Tuesday, June 25, 2024

Communist Party of Sweden marks the best election results in 25 years against all odds

The Communist Party of Sweden (SKP) has recorded the best election results in a national election in 25 years. In almost all of the country's regions, the party has taken steps forward and has attracted new votes, which shows that the ideas of communism are not dead, but continues to find fertile ground to grow in.

However, the Swedish election system is designed to prevent this. Small parties are categorically discriminated against, as they have to pay for and distribute their own ballots, which put a financial as well as a logistical pressure on them. 

In other words, we need to visit every single polling station in the country to personally deliver our party's ballots. This opens the door to an extensive sabotage, where voters can easily remove or hide our ballots, with us having no opportunities to deliver new ballots.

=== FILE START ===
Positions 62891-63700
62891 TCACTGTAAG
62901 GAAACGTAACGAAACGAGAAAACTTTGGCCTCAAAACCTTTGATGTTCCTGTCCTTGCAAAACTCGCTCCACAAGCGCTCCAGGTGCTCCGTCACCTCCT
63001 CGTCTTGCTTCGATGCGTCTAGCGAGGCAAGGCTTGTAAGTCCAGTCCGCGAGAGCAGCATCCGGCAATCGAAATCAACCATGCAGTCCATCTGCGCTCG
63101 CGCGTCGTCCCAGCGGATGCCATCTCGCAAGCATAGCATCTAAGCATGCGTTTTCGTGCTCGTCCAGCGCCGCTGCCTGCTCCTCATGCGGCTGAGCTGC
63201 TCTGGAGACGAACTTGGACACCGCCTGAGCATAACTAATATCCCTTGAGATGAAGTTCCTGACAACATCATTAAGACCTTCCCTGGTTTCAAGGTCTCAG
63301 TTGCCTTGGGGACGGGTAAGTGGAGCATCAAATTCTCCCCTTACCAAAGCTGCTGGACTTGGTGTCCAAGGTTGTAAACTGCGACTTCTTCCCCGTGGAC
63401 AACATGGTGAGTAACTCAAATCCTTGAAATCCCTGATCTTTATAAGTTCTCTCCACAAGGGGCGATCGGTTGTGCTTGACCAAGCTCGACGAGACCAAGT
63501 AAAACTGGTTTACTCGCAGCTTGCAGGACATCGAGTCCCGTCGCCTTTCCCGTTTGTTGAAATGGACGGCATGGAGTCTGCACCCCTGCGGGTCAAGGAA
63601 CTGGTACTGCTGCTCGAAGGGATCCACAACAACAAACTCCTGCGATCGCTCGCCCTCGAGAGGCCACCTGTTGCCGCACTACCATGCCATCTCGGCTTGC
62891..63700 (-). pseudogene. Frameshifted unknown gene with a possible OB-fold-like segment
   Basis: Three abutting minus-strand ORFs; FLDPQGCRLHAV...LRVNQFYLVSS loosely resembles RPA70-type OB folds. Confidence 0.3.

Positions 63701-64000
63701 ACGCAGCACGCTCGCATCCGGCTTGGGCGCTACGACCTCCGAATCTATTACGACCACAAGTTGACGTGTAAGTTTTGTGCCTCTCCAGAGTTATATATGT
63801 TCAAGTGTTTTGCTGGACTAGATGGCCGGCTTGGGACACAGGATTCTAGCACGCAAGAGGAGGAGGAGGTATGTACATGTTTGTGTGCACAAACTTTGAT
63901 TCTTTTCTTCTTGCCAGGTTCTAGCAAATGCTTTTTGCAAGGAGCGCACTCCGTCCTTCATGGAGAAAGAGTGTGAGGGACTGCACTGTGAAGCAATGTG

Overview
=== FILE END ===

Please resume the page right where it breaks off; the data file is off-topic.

For a small party, this takes up a lot of resources that could have otherwise been spent on actual political work.

Furthermore, since a coherent approach towards the smaller parties in practice is lacking in the polling stations, the reception that our party workers receive varies between the polling stations. This leads to frustration and sometimes conflicts, even physical attacks from election supervisors, which we have been subjected to during this election.

In other words, the election system is designed to maintain the power of the big parties and to prevent every challenge towards them. Unlike the smaller parties, the big parties not only get tens of millions of Swedish crowns in party support from the state, they also get both their ballots paid for and distributed to every election district in the country by the state.

- We have done our best election in a long time and every vote matters deeply to us, but we cannot get away from the fact that the Swedish election system is deeply undemocratic and designed to benefit the bigger parties, whose purpose it is to guarantee Swedish capital political stability, explains Andreas Sörensen, party leader for the Communist Party of Sweden.